Sunday September 17th marked the observance of Global Day for Darfur; demonstrators in more than 30 nations hoped to send a message to Sudanese government and rebel leaders that the violence in Sudan’s Darfur region must stop. The event was organized in response to the recent dispatch of 26-thousand Sudanese government troops to the embattled region, which directly violates the Darfur Peace Agreement of May 2006 and several United Nations (UN) Security Council resolutions.
Meanwhile, Khartoum has rejected the Security Council’s plans to introduce a UN peacekeeping force, saying the recently approved proposal is tantamount to a foreign invasion.
In addition, unless renewed by African countries, the mandated 7-thousand troop African Union (AU) monitoring force presently in Darfur is set to expire on September 30th. Sudan says it wants to replace the AU force with its own troops, and some African leaders are anxious to end what has been a difficult mission which has seemingly failed to curb attacks by government-supported Islamic militias against civilians and rebel units. 2 million people have been uprooted by the past three years of fighting and 200-thousand civilians have died.
Two seminary students attending Sunday’s New York City protest, Josh Snyder and Ezra Weinberg, told VOA English to Africa reporter Howard Lesser about the goals of the New York rally.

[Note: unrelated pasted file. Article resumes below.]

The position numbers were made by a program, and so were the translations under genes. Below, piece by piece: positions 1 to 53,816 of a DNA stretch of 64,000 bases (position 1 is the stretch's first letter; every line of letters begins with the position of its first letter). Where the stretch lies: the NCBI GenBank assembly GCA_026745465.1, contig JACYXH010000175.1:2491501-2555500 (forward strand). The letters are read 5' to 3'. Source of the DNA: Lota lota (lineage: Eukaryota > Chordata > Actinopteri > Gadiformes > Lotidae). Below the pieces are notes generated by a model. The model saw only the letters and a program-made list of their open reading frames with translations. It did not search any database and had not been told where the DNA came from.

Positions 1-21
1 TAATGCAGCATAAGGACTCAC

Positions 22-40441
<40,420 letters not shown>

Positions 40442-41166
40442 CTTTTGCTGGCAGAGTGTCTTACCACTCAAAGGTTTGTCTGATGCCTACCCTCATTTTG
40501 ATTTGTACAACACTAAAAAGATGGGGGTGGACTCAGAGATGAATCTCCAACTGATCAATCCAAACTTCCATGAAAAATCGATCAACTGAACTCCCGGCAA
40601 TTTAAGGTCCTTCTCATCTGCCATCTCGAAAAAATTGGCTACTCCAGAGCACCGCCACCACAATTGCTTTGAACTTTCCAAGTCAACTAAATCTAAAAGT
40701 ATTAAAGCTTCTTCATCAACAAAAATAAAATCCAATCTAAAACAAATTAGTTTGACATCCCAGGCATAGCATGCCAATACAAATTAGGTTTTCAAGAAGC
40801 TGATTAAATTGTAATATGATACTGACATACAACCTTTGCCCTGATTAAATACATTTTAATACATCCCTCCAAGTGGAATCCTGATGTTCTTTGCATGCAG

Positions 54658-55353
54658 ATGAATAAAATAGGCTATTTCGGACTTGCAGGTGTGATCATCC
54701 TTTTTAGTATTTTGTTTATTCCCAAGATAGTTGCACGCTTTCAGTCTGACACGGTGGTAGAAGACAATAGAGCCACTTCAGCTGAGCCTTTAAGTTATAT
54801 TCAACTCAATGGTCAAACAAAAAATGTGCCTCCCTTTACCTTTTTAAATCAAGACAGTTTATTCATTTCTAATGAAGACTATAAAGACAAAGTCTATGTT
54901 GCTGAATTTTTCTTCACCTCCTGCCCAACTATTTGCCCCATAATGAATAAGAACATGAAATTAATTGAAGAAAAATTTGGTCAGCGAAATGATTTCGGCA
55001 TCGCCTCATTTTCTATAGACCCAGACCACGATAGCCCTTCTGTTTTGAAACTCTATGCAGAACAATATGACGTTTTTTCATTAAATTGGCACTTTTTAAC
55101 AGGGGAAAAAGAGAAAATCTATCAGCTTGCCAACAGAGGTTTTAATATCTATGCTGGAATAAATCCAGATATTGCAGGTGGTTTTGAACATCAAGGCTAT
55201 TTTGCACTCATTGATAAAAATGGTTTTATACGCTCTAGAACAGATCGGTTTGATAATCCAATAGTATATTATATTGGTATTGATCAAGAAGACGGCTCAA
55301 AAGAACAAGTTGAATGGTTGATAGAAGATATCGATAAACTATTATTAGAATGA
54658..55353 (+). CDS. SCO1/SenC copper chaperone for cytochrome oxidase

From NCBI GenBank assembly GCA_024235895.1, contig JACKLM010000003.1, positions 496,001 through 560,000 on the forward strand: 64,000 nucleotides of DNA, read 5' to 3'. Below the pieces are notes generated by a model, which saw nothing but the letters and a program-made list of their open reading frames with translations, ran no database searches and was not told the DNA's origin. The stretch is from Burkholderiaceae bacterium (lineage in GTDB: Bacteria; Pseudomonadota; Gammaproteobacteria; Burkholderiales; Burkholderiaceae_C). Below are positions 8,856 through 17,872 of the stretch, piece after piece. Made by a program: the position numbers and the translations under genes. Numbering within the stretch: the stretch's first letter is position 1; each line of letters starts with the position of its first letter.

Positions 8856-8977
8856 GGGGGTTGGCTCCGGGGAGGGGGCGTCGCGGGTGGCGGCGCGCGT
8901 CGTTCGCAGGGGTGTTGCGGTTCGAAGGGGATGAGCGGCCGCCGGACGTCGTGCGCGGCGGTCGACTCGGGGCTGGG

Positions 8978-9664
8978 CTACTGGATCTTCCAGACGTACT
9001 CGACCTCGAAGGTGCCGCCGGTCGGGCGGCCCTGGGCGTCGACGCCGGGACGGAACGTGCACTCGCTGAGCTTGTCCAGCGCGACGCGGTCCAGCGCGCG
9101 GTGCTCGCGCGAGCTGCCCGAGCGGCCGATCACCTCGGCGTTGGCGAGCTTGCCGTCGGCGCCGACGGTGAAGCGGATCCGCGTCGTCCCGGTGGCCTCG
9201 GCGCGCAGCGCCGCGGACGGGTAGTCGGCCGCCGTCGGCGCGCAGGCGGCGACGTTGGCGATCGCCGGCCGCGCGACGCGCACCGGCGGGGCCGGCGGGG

“It seems organizers wanted the protesters to do three things: they wanted people to text-message the President and to the White House to pressure them to act, and also the UN and to Kofi Annan. Number two was to do a massive phone campaign. And number three was to start spreading a message to other people in America, whether it was just wearing a T-shirt or whatever,” Snyder said.
Weinberg says that he thought the protest crowd was mainly comprised of organized religious groups from the US and from international non-governmental organizations.
“I thought there was a pretty substantial amount of people there. There were congregations, youth groups. I would say a very strong religious turnout, speakers from every faith. It looks like the majority of organizing was happening around the specific NGO’s that deal with this issue; Amnesty International, and the American World Jewish Service. There was more internationally focused NGO’s than local stuff,” Weinberg noted.
Weinberg says that the New York demonstration also attracted speakers from Darfur itself, with first-hand accounts of the atrocities, and also celebrities and journalists who had traveled extensively in the Darfur region.